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    Default Re: Socket dilemma

    Ground wires provide almost no personal safety while GFCI's do. About the only place you really need to add aground wire is outlets where you will be connecting electronic equipment with 3 pronged plugs. Ground is used to filter off electrical noise.

    Jack
    Be sure you live your life, because you are a long time dead.-Scottish Proverb

  8. #8
    Join Date
    Nov 2011
    Location
    boston,ma
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    Default Re: Socket dilemma

    Yes it is now against code to use bx sheath as ground, this is why new bx comes with grounding conductor, in existing installations it was code back then in 1960 sheathing was ground, most codes allow grandfathered use as an existing installation. Good Luck!

  9. #9
    Join Date
    Jun 2007
    Location
    Keyport, NJ
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    Default Re: Socket dilemma

    Quote Originally Posted by JLMCDANIEL View Post
    Ground wires provide almost no personal safety while GFCI's do. About the only place you really need to add aground wire is outlets where you will be connecting electronic equipment with 3 pronged plugs. Ground is used to filter off electrical noise.

    Jack
    The ground wire is for personal safety. For any appliance with a metal chasis, the ground wire is connected to it. It is there in the event that a live wire comes in contact with the metal chasis and energizes it. Should that happen, the current will flow back to the panel and trip the breaker. If this path was not there, any person who came along and touched the metal chasis would be electrocuted.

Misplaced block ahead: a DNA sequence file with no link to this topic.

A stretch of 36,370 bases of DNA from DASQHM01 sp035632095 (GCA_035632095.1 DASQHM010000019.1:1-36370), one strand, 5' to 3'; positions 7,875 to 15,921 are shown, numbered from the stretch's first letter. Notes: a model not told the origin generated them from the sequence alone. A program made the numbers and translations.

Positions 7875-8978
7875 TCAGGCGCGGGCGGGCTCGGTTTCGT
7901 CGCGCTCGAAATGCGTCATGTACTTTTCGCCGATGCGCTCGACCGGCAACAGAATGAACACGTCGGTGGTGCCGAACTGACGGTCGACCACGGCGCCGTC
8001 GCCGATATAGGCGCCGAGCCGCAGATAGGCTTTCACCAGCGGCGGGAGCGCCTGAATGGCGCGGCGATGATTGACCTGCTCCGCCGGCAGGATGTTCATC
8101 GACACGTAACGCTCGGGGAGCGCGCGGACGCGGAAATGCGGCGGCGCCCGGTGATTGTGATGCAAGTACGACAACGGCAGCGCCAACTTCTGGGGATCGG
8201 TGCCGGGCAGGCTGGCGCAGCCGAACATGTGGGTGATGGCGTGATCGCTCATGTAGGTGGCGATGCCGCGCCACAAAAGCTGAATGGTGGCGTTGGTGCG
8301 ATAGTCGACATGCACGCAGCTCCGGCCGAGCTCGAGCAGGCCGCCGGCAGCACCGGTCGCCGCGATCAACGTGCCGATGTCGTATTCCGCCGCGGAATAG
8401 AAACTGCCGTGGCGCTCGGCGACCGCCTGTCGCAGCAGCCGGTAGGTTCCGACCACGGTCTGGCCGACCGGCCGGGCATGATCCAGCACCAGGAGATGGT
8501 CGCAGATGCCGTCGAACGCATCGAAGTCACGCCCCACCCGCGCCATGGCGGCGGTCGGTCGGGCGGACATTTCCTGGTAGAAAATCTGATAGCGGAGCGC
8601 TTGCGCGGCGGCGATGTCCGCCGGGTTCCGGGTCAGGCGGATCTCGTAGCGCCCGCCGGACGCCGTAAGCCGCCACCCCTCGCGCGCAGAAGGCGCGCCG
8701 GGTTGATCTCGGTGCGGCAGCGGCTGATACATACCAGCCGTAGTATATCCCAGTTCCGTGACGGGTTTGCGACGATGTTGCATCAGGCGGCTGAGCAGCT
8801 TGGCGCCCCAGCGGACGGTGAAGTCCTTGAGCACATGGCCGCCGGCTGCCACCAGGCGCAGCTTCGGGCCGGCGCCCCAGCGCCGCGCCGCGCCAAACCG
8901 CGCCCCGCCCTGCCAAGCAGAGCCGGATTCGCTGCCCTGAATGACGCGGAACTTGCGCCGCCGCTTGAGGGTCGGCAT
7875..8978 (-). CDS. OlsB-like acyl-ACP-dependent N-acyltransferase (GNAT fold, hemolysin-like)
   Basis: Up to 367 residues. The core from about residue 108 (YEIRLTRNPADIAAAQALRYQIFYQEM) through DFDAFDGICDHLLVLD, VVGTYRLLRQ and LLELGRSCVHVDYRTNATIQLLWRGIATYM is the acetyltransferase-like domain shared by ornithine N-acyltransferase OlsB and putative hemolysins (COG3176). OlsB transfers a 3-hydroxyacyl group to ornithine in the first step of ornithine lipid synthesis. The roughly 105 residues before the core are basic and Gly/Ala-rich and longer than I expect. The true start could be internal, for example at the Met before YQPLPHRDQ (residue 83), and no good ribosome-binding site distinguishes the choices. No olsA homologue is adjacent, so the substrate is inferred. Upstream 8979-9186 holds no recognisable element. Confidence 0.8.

There have been many electronic devices made without a third prong on their plugs as well. I would also note that fluorescent light fixtures require a ground connection to work as well.

  10. #10
    Join Date
    Jun 2007
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    Default Re: Socket dilemma

    Quote Originally Posted by drooplug View Post
    The ground wire is for personal safety. For any appliance with a metal chasis, the ground wire is connected to it. It is there in the event that a live wire comes in contact with the metal chasis and energizes it. Should that happen, the current will flow back to the panel and trip the breaker. If this path was not there, any person who came along and touched the metal chasis would be electrocuted.

    There have been many electronic devices made without a third prong on their plugs as well. I would also note that fluorescent light fixtures require a ground connection to work as well.
    A round wire does not provide personal safety. If the hot wire should be shorted to the metal case of an appliance and you touched it and ground, it would take 15 amps to trip the breaker. It takes less than a amp through your body to kill you, 15 amps would burn you to a crisp. The ground wire's purpose is to trip the breaker and prevent the in-wall cabling from overloading and causing a fire , not to provide personal safety.

    If you read my post I said for electronic devices with 3 pronged plugs not all electronic equipment. The most common units are surge suppression strips and UPS's which do require ground.

    Jack
    Be sure you live your life, because you are a long time dead.-Scottish Proverb